What also heavily impressed was the strange, uncomfortable, suffocating culture of Westminster.  Unlike Holyrood, the Commons simply doesn't feel like a place of work.  It was also fascinating to observe the influence and presence of interest groups, all keen to persuade parliamentarians to commit to policies - some sensible, some not.  I have no doubt that these groups serve a useful purpose and that MPs are not easily-led by their arguments, but what was plainly obvious is that they have become powers in their own right and are acutely aware of it - further evidence of the emerging professional political class I am so opposed to.

I sat through a meeting of the Joint Committee on Human Rights, which was not quite as interesting as it sounds.  Much of the discussion was of a technical nature and related to points of law that I, and no doubt some of the parliamentarians, were not too familiar with.  What was interesting to see was how well briefed MPs are for their committee work and the inter-personal dynamics between the committee members.

I feel a gained a fair amount from work-shadowing Mike, but I'd also like to thank his office staff for going the extra mile to accommodate me.  For someone living in the West of Scotland, who cannot simply spend long periods working in London for free, such opportunities are invaluable and quite rare.  It is a fantastic initiative that the party has launched and we have the amazing Roxana (from the Camapign for Gender Balance) to thank for it.  Hopefully, we could make it less London-centric in the future and create similar opportunities at Edinburgh and in Cardiff?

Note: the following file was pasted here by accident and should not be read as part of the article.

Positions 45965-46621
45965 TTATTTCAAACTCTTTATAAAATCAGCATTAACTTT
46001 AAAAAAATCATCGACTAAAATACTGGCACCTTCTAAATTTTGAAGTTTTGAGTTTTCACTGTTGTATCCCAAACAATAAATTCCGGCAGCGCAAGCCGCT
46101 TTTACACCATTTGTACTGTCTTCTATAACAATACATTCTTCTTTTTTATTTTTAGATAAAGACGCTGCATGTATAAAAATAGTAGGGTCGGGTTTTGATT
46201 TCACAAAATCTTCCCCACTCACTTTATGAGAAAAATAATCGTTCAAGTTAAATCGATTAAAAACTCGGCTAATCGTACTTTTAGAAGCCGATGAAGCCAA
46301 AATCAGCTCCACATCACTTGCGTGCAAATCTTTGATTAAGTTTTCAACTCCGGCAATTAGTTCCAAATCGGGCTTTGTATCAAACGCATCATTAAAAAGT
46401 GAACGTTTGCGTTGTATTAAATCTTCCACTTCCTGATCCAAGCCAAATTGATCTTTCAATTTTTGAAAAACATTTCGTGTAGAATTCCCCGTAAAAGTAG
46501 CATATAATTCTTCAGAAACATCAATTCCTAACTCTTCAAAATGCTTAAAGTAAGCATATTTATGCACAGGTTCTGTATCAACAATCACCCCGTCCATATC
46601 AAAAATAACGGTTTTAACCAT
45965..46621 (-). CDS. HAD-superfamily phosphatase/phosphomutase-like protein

I have some criticisms, not least that the party's energies at facilitating diversity are largely focused on women, ethnic minorities and gay/bisexual people.  That's not to say the efforts being made are not appreciated, far from it.  Nick Clegg is right when he says the party is "too male and too pale".  But the party is also too "middle class", for want of better terminology and that represents an even bigger problem.  We need to do far more to engage with people from lower socio-economic backgrounds and bring them into active politics.  Also, party initiatives tend to be centred on London - not terribly great for some of us (I think I've been sat on a coach for so long in the last few days I'm developing a quite serious pressure sore) who, for reasons of cost and accessibility, would prefer more local opportunities.  While I am grateful for the support the diversity initiative is giving people like me in going through the approvals process and accessing training opportunities, I am also concerned that those of us who, for no fault of our own, happen to be either white or male have to essentially wear their "minority status" on their sleeve as some kind of badge or identifier.  I'm quite uncomfortable with this, and told Roxana - who, in fairness, understood this and is ahead of me in facilitating solutions.

All in all though, the work shadowing was a positive and hopefully useful experience.  My thanks go to all involved.

(And, if you wish to know what I was doing at 7am yesterday, the clue is in the picture!)